UN-SPIDER will continue working with the Government and help Namibia to access and use space-based information for disaster management.

Earth Observation System of Systems (GEOSS), Group 2 also discussed the platform for fostering alliances but focused on horizontal coordination, Group 3 discussed the knowledge portal and Group 4 discussed knowledge management and capacity-building (activity 11, in coordination with GEOSS task CB-07-02). More information on the outcome of the workshop and the presentations made during the workshop are available at http://www.unspider.org.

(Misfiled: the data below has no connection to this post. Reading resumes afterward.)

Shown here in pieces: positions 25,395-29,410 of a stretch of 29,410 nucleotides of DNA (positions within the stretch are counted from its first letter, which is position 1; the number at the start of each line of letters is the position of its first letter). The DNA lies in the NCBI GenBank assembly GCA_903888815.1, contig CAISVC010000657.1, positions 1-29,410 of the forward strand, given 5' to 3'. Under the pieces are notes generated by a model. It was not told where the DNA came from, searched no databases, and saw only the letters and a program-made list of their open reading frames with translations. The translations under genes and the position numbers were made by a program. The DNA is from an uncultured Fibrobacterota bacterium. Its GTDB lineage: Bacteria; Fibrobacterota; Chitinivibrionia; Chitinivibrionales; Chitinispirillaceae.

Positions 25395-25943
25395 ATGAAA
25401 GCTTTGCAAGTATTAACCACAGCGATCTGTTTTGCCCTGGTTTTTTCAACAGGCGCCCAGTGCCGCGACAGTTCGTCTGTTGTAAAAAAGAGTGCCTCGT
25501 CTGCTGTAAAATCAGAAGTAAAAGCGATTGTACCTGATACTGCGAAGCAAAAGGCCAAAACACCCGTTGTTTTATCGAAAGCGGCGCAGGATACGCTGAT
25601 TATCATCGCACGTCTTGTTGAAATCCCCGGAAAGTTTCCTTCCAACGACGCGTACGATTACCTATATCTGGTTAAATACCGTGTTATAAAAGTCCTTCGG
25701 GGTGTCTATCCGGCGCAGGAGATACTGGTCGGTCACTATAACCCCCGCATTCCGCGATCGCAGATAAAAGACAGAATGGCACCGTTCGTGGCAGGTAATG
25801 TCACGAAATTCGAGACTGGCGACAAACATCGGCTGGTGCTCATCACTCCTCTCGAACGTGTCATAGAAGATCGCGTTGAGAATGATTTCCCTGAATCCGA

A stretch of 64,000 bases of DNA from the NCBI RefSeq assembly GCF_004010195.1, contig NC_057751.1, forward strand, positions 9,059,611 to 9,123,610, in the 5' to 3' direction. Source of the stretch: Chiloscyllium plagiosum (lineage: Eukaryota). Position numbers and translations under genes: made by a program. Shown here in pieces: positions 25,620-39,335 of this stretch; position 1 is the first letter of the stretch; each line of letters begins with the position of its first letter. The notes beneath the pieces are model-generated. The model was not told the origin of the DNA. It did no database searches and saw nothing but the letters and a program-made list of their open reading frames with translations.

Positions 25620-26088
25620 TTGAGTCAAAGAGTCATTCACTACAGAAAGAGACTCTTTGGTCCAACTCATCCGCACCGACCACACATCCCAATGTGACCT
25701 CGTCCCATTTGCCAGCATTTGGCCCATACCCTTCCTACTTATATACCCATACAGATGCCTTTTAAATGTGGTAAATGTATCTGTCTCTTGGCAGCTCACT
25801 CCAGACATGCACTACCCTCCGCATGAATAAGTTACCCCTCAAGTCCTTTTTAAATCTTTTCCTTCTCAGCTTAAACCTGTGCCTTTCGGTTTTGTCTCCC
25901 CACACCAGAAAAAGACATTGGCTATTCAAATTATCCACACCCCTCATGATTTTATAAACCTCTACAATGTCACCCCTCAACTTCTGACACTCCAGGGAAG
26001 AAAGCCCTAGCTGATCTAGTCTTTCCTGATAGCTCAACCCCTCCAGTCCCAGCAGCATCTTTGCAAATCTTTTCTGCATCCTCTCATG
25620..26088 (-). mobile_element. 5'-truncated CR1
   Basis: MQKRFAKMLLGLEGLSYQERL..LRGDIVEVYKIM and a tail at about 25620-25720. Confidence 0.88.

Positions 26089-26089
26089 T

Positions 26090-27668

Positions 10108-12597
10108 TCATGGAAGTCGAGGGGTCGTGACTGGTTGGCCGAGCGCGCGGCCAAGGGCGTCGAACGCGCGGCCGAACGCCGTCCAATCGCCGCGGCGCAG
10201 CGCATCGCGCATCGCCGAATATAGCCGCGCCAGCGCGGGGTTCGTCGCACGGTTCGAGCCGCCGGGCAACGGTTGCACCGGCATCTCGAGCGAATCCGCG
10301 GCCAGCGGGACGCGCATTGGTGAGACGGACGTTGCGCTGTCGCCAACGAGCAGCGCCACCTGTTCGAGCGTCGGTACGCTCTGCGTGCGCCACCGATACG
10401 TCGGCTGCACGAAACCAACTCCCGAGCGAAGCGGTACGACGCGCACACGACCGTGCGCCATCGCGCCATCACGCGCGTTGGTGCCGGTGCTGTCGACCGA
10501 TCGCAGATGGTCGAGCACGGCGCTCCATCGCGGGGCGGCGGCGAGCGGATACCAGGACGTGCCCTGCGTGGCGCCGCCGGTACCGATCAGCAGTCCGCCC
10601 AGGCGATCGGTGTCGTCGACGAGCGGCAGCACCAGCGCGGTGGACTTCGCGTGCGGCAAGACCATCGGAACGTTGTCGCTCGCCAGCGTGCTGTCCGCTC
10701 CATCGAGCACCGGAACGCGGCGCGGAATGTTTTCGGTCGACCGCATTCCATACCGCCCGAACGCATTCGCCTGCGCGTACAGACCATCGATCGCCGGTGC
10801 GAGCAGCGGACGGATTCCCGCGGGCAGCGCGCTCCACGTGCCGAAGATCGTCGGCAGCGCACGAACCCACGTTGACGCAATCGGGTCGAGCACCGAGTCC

UN-SPIDER BONN OFFICE FULLY OPERATIONAL The UN-SPIDER Bonn Office was inaugurated 29 October 2007, on the first day of the three-day international workshop, “Space-based Information and Solutions for Disaster Management and Emergency Response”. The workshop was organised jointly by the United Nations Office for Outer Space Affairs (UNOOSA) and the German Aerospace Center (DLR), to promote the access and use of space-based technologies and solutions for disaster management and emergency response within the relevant communities. The following organisations also contributed to the workshop: UNU/EHS, UNESCO, ISDR/PPEW, GEO, and DKKV (German Committee for Disaster Reduction). Financial support to the workshop was also provided by several private companies including Infoterra, RapidEye and LogicaCMG. The workshop brought together over 90 experts from 35 countries. The programme of the workshop was centred on the activities assigned to the Bonn office. It included plenary sessions, during which 11 presentations were given, and discussion sessions, in which participants were divided into four working groups. Group 1 discussed the platform for fostering alliances and user requirements, in coordination with task DI-06-09 of the Global